| Latin Name
| Conservation Status
||South West China
||Black & White
||1.6 - 1.9 m (5.25 - 6.25 ft)
||10 - 15 cm (4 - 6 inches)
||70 - 125 Kgs (155 - 280 lbs)
| Life Expectancy
25 - 30 Yrs
Giant Pandas have very distinctive black and white markings. They have black eye patches, ears, shoulders, chest, legs and feet, and the rest of their body is white. Their fur is dense and they are heavily built with a large head and round ears.
They have a body length between 1.6 and 1.9 m (5.25 - 6.25 ft), a tail length between 10 and 15 cms (4 - 6 inches) and they weigh between 70 and 125 Kgs (155 - 280 lbs).
They are able to handle bamboo with great dexterity due to their unusual paw. Their sesamoid bone in their wrist is modified, which projects as a false "thumb". In addition to this they also have 5 "fingers" which enables them to be very efficient.
Giant Pandas have the most restricted distribution of all bear species. They are only found in bamboo thickets, at altitudes of between 1200 and 3500 m, in the mountainous regions of South West China.
They are solitary creatures except during the mating season and mothers with cubs. They have much smaller territories than most bears, the territory of females being 4 - 6.5 Kms (2.5 - 4 miles). The male territories are larger and they overlap those of several females.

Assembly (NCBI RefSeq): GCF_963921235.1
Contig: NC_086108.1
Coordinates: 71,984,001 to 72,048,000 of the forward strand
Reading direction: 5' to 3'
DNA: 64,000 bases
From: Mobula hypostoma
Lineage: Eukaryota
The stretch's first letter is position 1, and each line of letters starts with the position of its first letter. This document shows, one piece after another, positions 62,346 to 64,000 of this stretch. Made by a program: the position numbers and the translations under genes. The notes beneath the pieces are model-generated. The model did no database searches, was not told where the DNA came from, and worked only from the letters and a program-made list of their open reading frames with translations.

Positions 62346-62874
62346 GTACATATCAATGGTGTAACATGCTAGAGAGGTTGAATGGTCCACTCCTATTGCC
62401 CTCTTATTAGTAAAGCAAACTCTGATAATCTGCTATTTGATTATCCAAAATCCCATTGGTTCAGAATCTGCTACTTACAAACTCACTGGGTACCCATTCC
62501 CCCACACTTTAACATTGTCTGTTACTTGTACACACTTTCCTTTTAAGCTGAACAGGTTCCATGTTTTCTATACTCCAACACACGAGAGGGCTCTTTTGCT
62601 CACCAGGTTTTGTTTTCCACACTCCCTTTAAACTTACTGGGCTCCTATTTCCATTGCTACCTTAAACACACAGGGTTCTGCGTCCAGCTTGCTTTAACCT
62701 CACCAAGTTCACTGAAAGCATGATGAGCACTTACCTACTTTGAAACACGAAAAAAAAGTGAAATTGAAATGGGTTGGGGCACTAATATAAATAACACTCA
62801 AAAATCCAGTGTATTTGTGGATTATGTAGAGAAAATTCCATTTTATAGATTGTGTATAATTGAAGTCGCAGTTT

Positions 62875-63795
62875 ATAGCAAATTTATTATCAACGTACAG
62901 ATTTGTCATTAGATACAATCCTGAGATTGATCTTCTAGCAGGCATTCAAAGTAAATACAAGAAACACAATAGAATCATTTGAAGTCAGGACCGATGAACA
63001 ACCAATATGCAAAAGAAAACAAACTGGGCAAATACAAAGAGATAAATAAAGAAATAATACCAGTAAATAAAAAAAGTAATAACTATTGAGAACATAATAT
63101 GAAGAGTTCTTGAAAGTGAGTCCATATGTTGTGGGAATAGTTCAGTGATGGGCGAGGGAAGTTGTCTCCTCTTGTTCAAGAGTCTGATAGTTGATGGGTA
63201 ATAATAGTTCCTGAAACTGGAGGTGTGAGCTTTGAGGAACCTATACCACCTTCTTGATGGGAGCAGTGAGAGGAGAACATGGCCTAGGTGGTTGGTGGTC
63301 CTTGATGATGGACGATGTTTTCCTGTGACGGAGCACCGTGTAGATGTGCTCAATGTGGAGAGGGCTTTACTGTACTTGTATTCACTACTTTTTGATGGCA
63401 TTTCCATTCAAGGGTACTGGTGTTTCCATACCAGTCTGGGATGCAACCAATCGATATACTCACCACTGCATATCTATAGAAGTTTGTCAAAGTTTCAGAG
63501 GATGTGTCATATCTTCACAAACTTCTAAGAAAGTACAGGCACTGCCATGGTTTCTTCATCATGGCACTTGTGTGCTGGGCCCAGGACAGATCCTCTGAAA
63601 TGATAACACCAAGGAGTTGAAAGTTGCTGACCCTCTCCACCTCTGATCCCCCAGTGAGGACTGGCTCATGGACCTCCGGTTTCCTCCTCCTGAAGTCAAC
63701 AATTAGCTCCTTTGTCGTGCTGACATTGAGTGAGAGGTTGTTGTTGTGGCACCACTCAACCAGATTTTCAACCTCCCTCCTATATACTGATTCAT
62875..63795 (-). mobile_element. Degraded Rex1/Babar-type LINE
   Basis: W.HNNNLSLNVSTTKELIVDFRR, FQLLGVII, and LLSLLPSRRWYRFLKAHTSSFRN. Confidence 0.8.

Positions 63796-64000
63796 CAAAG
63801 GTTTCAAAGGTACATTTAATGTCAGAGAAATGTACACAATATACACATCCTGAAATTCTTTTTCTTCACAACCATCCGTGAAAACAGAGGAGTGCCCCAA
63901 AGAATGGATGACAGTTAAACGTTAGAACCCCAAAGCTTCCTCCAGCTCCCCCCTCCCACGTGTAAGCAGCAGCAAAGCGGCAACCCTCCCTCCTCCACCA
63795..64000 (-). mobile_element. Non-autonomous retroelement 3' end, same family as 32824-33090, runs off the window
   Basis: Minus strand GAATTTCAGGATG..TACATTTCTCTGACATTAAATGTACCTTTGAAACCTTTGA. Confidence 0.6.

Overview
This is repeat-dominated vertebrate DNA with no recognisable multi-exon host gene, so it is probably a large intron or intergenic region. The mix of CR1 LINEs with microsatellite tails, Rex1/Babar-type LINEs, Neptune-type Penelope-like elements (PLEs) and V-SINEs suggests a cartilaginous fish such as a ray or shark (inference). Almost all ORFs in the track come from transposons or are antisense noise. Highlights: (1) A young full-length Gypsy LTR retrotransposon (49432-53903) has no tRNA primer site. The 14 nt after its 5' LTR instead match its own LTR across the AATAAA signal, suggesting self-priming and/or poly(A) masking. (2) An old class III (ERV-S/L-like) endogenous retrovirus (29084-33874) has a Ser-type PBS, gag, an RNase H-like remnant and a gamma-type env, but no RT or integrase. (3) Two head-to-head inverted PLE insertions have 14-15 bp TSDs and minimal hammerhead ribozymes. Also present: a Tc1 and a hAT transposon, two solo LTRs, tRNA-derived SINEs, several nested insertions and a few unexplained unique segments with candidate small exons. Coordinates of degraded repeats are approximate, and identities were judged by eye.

30 species of bamboo make up approximately 99% of their diet. They will also eat other plants, meat , fish and eggs if they are available.
Giant Pandas need an enormous amount of bamboo each day to match their energy requirements, as their digestion of it is inefficient. They can eat up to 38 Kgs (84 lbs) per 24 hour period.
Mating is usually from March to May and after an average gestation period of 135 days, 1 - 2 cubs are born between August and September. Occasionally 3 - 4 cubs are born but it is rare for more than 1 to survive to adulthood.
The cubs are born blind, helpless, with a thin layer of fur and weighing 90 - 130 g (3.2 - 4.6 oz). They are able to crawl around after 75 - 90 days and at 6 months they can eat small quantities of bamboo, although their mother's milk is still their main source of nutrition during their first year.
They stay with their mother for 1.5 - 2 years and they reach sexual maturity after 5 - 7 years. Their reproductive success is low in captivity and it probably also is in the wild.
Humans are the main predators of Giant Pandas, but leopards will also prey upon young cubs.
There are no subspecies of Giant Panda.
The Giant Panda is instantly recognizable as the symbol of the World Wide Fund for nature.